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The four carboxyl–carboxylate dimer types and their rotamer distribution around the interlinking hydrogen bond for structures with R ≤ 0.05. The C and O atoms not belonging to the interacting carboxyl or carboxylate groups are shown in light blue, N atoms are shown in magenta. (a) (Left) Antiplanar SS dimer involving two fumaric acid molecules (HUSSUJ). (Middle) Synplanar SS dimer (JEDPUE). An NH4+ molecule links the carboxyl(ate) groups. The light blue spheres indicate that the molecule has been truncated for visualization purposes. (Right) O1—O2—O3—O4 dihedral angle rotamer histogram. (b) Antiplanar SA dimer involving two fumaric acid molecules (CLEMAS) and O1—O2—C3—C4 dihedral angle rotamer histogram. (c) Antiplanar AS dimer involving two fumaric acid molecules (SEGSAZ) and O1—O2—O3—O4 dihedral angle rotamer histogram. (d) Antiplanar AA dimer involving two fumaric acid molecules (BAHLEC) and C1—C2—C3—C4 dihedral angle rotamer histogram.
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fig10: The four carboxyl–carboxylate dimer types and their rotamer distribution around the interlinking hydrogen bond for structures with R ≤ 0.05. The C and O atoms not belonging to the interacting carboxyl or carboxylate groups are shown in light blue, N atoms are shown in magenta. (a) (Left) Antiplanar SS dimer involving two fumaric acid molecules (HUSSUJ). (Middle) Synplanar SS dimer (JEDPUE). An NH4+ molecule links the carboxyl(ate) groups. The light blue spheres indicate that the molecule has been truncated for visualization purposes. (Right) O1—O2—O3—O4 dihedral angle rotamer histogram. (b) Antiplanar SA dimer involving two fumaric acid molecules (CLEMAS) and O1—O2—C3—C4 dihedral angle rotamer histogram. (c) Antiplanar AS dimer involving two fumaric acid molecules (SEGSAZ) and O1—O2—O3—O4 dihedral angle rotamer histogram. (d) Antiplanar AA dimer involving two fumaric acid molecules (BAHLEC) and C1—C2—C3—C4 dihedral angle rotamer histogram.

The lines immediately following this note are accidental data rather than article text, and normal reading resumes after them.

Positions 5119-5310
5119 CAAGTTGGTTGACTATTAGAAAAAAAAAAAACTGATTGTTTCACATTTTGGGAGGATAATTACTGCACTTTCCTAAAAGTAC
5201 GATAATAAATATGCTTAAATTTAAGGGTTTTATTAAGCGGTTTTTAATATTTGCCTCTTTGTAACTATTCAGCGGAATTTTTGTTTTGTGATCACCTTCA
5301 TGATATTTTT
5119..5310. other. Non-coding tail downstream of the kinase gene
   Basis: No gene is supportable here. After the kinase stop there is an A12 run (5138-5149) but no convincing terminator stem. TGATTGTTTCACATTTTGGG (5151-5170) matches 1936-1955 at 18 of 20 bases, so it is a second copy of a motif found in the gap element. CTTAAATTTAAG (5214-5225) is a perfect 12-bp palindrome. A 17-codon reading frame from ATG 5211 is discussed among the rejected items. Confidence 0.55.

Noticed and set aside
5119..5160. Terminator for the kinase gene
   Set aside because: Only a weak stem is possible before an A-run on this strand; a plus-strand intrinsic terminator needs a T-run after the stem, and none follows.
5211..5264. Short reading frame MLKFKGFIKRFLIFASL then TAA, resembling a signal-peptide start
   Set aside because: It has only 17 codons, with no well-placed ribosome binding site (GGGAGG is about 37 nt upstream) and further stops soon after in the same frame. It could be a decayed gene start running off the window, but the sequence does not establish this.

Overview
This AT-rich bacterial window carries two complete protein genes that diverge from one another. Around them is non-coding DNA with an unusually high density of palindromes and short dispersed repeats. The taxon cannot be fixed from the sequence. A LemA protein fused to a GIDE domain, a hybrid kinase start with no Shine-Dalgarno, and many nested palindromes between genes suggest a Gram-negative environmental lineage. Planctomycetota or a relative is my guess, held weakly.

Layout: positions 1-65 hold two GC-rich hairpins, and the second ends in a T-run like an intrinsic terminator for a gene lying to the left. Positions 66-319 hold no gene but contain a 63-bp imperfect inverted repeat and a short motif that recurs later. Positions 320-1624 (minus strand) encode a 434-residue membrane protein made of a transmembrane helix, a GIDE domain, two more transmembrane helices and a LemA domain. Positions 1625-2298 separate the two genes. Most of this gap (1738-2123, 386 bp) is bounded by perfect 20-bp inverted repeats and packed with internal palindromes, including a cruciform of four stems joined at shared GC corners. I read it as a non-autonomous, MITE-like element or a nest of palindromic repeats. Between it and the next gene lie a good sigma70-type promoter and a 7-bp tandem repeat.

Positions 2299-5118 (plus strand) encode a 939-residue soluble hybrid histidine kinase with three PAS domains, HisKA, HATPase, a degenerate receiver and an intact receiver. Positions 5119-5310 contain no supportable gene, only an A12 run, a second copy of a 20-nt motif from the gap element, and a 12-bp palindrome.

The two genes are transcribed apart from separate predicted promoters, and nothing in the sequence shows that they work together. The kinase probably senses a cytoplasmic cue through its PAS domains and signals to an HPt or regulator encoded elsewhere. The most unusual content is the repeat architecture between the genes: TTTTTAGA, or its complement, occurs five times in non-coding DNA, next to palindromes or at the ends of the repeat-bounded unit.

Mentions: The SS dimer, involving a hydrogen bond between a syn hydroxyl group and a syn carboxylate lone pair, is the most prevalent carboxyl–carboxylate dimer in the CSD (Table 3 ▶). The antiplanar SS dimer is frequently observed while dimers close to the synplanar orientation are much less represented (Fig. 10 ▶). Some rare occurrences of the synplanar orientation stabilized by intervening groups (such as NH4+ in JEDPUE; see Fig. 10 ▶) are reported. In those instances, the distances between the O atoms not involved in the hydrogen bond exceed 3.0 Å.


A comprehensive classification and nomenclature of carboxyl-carboxyl(ate) supramolecular motifs and related catemers: implications for biomolecular systems.